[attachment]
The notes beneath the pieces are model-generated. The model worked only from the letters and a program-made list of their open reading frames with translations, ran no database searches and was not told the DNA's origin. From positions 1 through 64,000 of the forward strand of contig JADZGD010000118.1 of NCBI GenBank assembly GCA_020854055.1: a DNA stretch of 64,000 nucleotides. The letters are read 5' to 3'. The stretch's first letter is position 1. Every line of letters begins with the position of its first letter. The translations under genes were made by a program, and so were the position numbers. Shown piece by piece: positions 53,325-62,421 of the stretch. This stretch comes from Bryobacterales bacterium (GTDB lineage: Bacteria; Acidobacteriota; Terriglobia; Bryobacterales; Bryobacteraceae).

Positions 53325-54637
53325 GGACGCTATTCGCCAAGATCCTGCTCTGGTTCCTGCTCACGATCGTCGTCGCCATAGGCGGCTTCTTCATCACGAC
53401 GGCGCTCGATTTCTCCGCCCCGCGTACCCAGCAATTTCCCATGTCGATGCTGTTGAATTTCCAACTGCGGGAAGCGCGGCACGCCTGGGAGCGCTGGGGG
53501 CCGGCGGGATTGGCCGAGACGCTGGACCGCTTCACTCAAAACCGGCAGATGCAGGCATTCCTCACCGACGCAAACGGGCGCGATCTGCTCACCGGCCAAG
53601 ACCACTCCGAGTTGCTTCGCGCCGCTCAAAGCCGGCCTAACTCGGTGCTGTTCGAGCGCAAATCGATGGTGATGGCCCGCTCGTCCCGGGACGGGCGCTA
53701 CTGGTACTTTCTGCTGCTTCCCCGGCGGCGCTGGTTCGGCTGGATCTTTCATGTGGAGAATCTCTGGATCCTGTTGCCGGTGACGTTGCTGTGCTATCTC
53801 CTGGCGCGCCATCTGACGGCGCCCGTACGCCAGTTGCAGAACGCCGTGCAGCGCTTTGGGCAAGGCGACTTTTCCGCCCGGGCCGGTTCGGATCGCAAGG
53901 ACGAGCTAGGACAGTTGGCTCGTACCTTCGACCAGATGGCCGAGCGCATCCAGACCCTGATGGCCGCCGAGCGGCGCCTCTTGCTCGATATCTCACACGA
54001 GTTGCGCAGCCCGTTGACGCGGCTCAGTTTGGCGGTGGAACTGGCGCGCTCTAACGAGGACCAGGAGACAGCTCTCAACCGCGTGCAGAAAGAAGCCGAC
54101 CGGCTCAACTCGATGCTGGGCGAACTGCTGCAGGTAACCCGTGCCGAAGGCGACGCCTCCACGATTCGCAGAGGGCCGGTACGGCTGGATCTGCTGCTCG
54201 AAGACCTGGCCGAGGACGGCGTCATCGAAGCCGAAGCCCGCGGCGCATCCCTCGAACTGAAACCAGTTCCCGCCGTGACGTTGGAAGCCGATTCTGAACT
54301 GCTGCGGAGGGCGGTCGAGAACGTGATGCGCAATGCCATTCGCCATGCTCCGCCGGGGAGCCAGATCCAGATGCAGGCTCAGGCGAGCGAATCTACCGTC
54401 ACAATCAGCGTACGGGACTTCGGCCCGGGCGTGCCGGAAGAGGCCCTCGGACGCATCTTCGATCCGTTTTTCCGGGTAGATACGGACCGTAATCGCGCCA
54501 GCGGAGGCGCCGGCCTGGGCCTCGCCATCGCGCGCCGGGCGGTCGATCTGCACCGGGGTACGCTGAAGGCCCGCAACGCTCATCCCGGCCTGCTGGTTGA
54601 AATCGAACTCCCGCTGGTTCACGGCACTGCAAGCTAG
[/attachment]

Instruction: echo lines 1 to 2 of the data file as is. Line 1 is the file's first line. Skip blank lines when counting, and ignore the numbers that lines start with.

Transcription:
The notes beneath the pieces are model-generated. The model worked only from the letters and a program-made list of their open reading frames with translations, ran no database searches and was not told the DNA's origin. From positions 1 through 64,000 of the forward strand of contig JADZGD010000118.1 of NCBI GenBank assembly GCA_020854055.1: a DNA stretch of 64,000 nucleotides. The letters are read 5' to 3'. The stretch's first letter is position 1. Every line of letters begins with the position of its first letter. The translations under genes were made by a program, and so were the position numbers. Shown piece by piece: positions 53,325-62,421 of the stretch. This stretch comes from Bryobacterales bacterium (GTDB lineage: Bacteria; Acidobacteriota; Terriglobia; Bryobacterales; Bryobacteraceae).

Positions 53325-54637